Dragging People to The Finish Line
Shock, awe, and disbelief. I legitimately experienced all three of these emotions after watching Usain Bolt utterly destroy the world record in the 100-meter dash at the 2008 Olympics. For track and field nuts and Olympic history buffs, this created intense anticipation and expectations around the 200-meter dash where he would attempt to take on Michael Johnson’s infamous record; a record that was supposed to stand untouched for decades to come. The entire Olympic viewership (except of course for Michael) was waiting for him, no, WILLING him to repeat the impossible to prove that humanity could continue to defy its limits.
Spoiler alert: he achieved this feat, and his performance was electrifying.
From Fast and Effortless to Slow and Exhausting
Question 1: How much longer would it take for Usain Bolt to cross the finish line if you had to literally pick him up and carry him the entire way?
Question 2: How much longer would it take if he actively fought you? Follow-up: would you ever succeed?
I consider myself a reasonably athletic man in my early 30’s, but I imagine it would be incredibly awkward to pick up his 6’5” frame and lug all 200+ pounds of him the entire 200 meters. I would probably need to take a few breaks along the way and the total time would be, at a minimum, 10 minutes with a total time of 15-20 minutes being much more realistic. Doing the mental math, this is a 50X increase in time spent compared to the 19.30 seconds it took Usain when he sprinted by himself.
The second scenario is even worse. Let's assume you could even catch Usain if he bolted (see what I did there?) and ran in the opposite direction from the finish line. You would have to overpower him to the point of exhaustion and then drag him; I don’t know, maybe 1, 5, or 10 miles? Even for me, I couldn't see this taking anything less than a few hours if not an entire day. By contrast to his 19.30-second world record, this might represent a 1000-2000X increase in time and effort.
From Elite to Every Day
The above examples may seem like I'm using one extreme example to prove a point, but it's not extreme it all. In fact, it's probably more typical than you realize. Imagine the following two situations that occur with your friends, family members, and colleagues.
Scenario 1: Someone comes to you with a problem. You can help. You offer to help. This someone accepts your help. Then as soon as you start they consciously or unconsciously fight or resist you the entire time, sapping your time and energy. Examples could include everything from relationship issues, to asking for help trying to break or establish a habit.
Scenario 2: You have a goal that requires something from someone else. For whatever reason (e.g., laziness, malice, incompetence, etc.) they can’t or won’t complete the task that you depend on. Time is of the essence, so you need to go around, above, or through them to get to your intended outcome. Examples could include everything from a team project to a child refusing to change her clothes while you're 5 minutes late getting out the door (yes this example is strangely specific, why do you ask?).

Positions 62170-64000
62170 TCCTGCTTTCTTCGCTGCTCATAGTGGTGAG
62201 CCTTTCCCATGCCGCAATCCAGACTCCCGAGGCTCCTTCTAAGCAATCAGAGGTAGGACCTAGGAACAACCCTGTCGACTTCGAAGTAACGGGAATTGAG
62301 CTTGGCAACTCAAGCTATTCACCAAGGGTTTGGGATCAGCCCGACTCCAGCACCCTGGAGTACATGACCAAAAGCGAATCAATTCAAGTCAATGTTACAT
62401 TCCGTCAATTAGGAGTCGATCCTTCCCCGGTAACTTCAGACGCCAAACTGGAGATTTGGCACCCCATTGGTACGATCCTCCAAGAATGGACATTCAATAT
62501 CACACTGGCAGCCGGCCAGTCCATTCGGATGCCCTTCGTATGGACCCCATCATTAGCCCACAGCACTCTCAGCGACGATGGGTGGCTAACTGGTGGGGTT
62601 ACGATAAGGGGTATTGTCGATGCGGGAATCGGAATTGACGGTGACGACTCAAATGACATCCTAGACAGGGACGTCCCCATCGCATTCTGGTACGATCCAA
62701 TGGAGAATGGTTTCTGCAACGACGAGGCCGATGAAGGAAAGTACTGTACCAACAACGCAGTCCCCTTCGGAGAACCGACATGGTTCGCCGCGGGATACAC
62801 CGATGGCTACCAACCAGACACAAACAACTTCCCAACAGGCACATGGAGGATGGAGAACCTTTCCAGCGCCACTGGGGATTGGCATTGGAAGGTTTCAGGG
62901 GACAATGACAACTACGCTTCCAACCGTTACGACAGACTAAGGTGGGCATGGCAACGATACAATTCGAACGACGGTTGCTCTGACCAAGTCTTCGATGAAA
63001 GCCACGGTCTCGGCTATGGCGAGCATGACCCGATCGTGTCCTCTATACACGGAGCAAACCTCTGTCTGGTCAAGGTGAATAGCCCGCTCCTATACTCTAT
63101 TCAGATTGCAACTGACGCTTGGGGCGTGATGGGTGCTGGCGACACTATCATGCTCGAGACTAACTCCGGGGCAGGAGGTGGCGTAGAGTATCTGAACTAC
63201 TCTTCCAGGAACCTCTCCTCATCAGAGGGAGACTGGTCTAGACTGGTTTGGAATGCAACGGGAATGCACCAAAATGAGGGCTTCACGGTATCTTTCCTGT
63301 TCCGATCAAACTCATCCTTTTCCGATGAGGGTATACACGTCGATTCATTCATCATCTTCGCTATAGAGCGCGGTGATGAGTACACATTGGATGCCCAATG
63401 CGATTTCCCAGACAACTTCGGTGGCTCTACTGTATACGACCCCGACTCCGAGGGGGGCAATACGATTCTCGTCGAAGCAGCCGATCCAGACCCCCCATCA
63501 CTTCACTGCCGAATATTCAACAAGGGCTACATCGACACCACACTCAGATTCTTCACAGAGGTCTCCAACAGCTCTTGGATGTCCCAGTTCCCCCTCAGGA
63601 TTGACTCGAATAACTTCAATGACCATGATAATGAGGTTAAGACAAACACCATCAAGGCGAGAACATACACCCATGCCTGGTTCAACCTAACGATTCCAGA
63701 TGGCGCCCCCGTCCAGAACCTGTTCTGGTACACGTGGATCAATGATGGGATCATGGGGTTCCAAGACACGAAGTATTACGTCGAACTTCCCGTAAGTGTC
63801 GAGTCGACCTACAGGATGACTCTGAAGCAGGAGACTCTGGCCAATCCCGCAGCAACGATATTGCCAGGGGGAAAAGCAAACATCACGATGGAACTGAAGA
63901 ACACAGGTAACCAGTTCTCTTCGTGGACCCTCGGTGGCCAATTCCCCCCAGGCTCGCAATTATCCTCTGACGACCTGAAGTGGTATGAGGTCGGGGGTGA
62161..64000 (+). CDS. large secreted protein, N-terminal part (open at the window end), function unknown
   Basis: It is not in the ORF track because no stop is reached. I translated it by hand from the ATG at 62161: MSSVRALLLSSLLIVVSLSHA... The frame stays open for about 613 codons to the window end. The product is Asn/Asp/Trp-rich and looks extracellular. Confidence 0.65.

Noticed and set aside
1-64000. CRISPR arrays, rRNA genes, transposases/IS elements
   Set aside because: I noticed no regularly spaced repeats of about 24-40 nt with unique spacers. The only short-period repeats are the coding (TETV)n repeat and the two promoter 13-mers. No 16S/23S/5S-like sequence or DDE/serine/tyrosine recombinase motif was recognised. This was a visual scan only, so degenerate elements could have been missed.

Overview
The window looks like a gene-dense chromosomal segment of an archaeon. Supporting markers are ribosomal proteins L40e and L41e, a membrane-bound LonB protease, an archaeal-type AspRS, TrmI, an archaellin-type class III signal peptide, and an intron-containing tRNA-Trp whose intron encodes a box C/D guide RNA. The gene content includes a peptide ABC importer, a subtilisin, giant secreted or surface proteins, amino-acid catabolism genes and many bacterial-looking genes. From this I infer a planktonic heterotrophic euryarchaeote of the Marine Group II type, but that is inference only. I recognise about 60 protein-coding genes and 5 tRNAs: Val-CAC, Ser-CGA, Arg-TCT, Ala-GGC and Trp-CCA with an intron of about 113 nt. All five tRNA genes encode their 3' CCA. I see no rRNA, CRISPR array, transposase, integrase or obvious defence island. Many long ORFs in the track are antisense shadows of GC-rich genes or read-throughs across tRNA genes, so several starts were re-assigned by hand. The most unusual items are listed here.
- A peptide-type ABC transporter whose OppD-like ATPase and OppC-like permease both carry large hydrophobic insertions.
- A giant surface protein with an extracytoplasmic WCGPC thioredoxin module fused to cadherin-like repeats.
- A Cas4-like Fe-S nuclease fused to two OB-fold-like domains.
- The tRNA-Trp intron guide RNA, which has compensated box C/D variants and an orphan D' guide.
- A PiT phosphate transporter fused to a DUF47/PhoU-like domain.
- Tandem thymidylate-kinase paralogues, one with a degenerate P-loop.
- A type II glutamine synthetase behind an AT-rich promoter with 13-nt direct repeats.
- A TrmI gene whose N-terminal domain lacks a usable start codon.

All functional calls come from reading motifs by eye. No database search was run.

What’s the net result in each situation? Rather than the person working with you to efficiently and effectively achieve the goal at hand, they resist (or all-out fight) you along the way, which requires you to expend 10 to 1000 times the effort. In short, instead of sprinting side by side to the finish line, you’re dragging them there.
Avoiding the 10X Tax
In each scenario, awareness is an important first step. Unlike the physical act of dragging a full grown man across a track (I know, the visual sounds painful), it’s not always obvious that a person is resisting. When pressed, people can become so convincing to others, and even convince themselves, that they do care and that they are trying. This can sometimes be more delusion and rationalization than actual and factual.
Once you are aware that there is a problem, the next step is to surface the misalignment with the individual. The hope is that you can draw their attention or awareness to the situation and convince them to work with you instead of against you. Ideally, you can get them to change course, particularly if it’s mutually beneficial to both of you. And if you can get them to change course… then you need to take one of the following measures:
Stop: If a person is resisting or fighting you to the point that it’s no longer worth the effort, then you owe it to yourself to invest your time and energy elsewhere.
Suffer: Sometimes it’s worth spending the time convincing someone to play along. Other times, you’ll waste countless hours (days? weeks? months?) just talking while making no progress on the long road ahead. In these situations, sometimes a little force may be necessary to get the job done. Be careful though. This approach can have negative consequences in any relationship if executed poorly or too frequently.
Photo by Kolleen Gladden on Unsplash
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About Rick Manelius
Quick Stats: CTO of Contact Mapping. Author of Winning the Lottery Within. Graduated from MIT in '03 (BS) and '09 (PhD). Life hacker and peak performance enthusiast. This blog is my experiment in creative writing, self-expression, and sharing what I've learned along my journey. For more information, read my full bio here or contact me.